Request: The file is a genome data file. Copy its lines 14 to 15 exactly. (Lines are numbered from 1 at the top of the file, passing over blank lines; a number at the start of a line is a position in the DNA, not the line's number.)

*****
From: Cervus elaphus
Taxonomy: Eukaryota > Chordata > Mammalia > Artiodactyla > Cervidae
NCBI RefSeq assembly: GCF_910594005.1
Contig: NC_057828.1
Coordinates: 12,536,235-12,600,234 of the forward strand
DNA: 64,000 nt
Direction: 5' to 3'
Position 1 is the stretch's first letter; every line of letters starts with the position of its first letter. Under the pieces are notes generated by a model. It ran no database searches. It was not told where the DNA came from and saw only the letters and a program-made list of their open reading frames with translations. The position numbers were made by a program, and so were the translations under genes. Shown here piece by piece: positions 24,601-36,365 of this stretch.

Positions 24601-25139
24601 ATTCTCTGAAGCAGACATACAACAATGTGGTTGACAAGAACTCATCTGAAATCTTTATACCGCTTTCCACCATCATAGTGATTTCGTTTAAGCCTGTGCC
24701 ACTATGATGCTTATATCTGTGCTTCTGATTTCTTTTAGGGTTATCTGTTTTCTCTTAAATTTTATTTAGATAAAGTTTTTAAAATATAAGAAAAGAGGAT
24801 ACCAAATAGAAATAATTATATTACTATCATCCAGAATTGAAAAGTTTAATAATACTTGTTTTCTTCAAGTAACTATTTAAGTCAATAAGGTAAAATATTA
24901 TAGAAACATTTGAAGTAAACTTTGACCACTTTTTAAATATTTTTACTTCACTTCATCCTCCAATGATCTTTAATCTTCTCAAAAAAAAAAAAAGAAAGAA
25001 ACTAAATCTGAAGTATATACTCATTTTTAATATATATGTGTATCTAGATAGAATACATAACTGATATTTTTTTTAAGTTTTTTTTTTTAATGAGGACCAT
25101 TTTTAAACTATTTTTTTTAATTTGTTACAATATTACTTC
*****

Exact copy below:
25001 ACTAAATCTGAAGTATATACTCATTTTTAATATATATGTGTATCTAGATAGAATACATAACTGATATTTTTTTTAAGTTTTTTTTTTTAATGAGGACCAT
25101 TTTTAAACTATTTTTTTTAATTTGTTACAATATTACTTC